The best places to eat in Taiwan
Your best bet is to check out one of the many, many night markets in Taiwan. I like to stuff my face at the Raohe Night Market (best night market in Taiwan, IMHO), Shilin Night Market or the food court at the Taipei Train Station.
You’ll also find some street food in Jiu Fen, a popular day trip destination just 45 minutes away from Taipei city. For a proper sit-down dinner, head to the Taiwanese restaurant in the Brother Hotel (yes – that’s a real name) or Din Tai Fung (multiple locations).
The best places to stay in Taipei, Taiwan
Are you visiting the capital city, Taipei? Good news – Taipei has a plethora of public transportation options to choose from, and taxis are incredibly cheap, clean and efficient. If you are visiting Taipei, look into staying at these hotels:
Hotel Cozzi Minsheng: Hotel Cozzi Minsheng is my top pick for where to stay in Taipei for an easy, fuss-free trip – it is located steps away from the Xingtian Temple as well as the Xingtian Temple MRT station. We absolutely loved our most recent stay at this boutique hotel in Taipei in their modern and spacious rooms. The buffet-style breakfast is plentiful and it even has a fairly well-equipped fitness centre. Perfect for first time visitors to Taipei and families. Click here to book your stay at Hotel Cozzi Minsheng!
Hotel Cozzi Zhongxiao: Hotel Cozzi Zhongxiao is another of Cozzi’s branches in Taipei, located conveniently in the Zhongzheng District. True to the brand, Hotel Cozzi Zhongxiao’s rooms are simple yet stylish, the staff are well-trained and friendly, and the breakfast selection is great. We especially liked the proximity to the Huashan 1914 Creative Park and access to the blue Bannan MRT line. While it doesn’t have a fitness centre it does have a lovely lounge area on the 2nd floor. Click here to book your stay at Hotel Cozzi Zhongxiao!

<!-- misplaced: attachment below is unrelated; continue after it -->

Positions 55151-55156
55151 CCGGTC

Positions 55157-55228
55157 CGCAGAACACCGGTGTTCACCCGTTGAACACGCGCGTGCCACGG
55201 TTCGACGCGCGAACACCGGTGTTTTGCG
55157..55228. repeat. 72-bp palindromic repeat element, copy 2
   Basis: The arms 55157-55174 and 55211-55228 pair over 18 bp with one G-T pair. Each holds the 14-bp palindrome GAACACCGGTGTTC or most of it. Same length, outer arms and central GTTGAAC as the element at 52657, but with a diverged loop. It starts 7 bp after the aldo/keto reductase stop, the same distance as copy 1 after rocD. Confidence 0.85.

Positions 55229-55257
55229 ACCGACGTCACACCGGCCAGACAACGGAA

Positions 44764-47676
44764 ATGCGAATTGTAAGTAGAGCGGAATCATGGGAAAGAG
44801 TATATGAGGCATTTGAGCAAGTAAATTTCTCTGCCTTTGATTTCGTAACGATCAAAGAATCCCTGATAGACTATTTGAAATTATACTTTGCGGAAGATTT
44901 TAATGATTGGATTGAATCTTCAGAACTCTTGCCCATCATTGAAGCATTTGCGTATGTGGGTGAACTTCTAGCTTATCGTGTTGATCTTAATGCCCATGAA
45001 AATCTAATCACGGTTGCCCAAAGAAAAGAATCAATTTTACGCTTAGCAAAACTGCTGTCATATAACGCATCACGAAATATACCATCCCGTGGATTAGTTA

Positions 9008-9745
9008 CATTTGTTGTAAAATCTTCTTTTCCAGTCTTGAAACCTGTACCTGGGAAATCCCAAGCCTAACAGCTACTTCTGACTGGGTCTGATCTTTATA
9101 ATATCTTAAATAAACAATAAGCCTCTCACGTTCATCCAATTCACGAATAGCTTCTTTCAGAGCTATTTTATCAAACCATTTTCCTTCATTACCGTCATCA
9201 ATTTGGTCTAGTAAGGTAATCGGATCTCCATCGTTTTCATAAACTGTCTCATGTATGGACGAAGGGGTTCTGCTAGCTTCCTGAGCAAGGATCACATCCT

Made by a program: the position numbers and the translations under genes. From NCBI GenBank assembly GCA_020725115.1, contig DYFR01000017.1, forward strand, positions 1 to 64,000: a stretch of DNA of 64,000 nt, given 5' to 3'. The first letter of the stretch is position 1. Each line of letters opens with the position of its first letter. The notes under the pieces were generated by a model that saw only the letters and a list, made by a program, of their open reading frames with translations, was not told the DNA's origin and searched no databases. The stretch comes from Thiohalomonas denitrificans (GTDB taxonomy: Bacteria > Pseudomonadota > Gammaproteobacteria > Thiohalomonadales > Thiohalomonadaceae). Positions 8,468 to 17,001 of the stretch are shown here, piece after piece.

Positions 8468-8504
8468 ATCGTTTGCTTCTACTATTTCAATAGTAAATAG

Chill Roof Hotel: Chill Roof Hotel in Zhongshan is located midway between the Zhongshan and Songjiang Nanjing MRT stations, offering you easy access to 3 different subway lines across Taipei. This boutique hotel in Taipei is for the design-lovers: the rooms are spacious and each features a unique modern European/Scandinavian-inspired design. Chill Roof Hotel is best suited to independent travelers as it does not have a 24-hour reception or on-site restaurant, but it does have a guest laundromat for longer stays; it is also located on the 11th floor of a small commercial building which some travelers may not be used to. However, it offers fantastic privacy and peace & quiet. There are even 2 on-site cats in their own room next to the reception area, and if you’re missing your furry companions at home you can ask to enter the room for a little cuddle. A perfect base for city exploration. Click here to book your stay at Chill Roof Hotel!
Fullerton North: Fullerton North is conveniently located in Songshan District and was recently renovated. This hotel is perfect for people who prefer staying at boutique hotels. It is close to Raohe Night Market and Ciyou Temple as well. Click here to book your stay at Fullerton North!
The Sherwood: The Sherwood is an upscale hotel located in the heart of Taipei that has hosted the likes of Ang Lee, Rafael Nadal and even Margaret Thatcher. If you’re looking for a splash of luxury and want a spacious room, gym and spa then book yourself into this hotel. Click here for current rates at The Sherwood!
Hotel HD Palace: Hotel HD Palace is conveniently located in Da’an District. The rooms are very basic (read: old school) but clean and room rates are extremely reasonable. If you’re keen to explore the night markets, Tonghua Night Market is just a hop and skip away. Click here to book your stay at Hotel HD Palace!
More: There are tons of great accommodation options in Taipei – if you want to stay somewhere central look into hotels and AirBnBs in the Xinyi, Zhongshan, Da’an and Zhongzheng districts. Click here for even more accommodation options!
What are some of your favorites? Share them with me in the comments section below!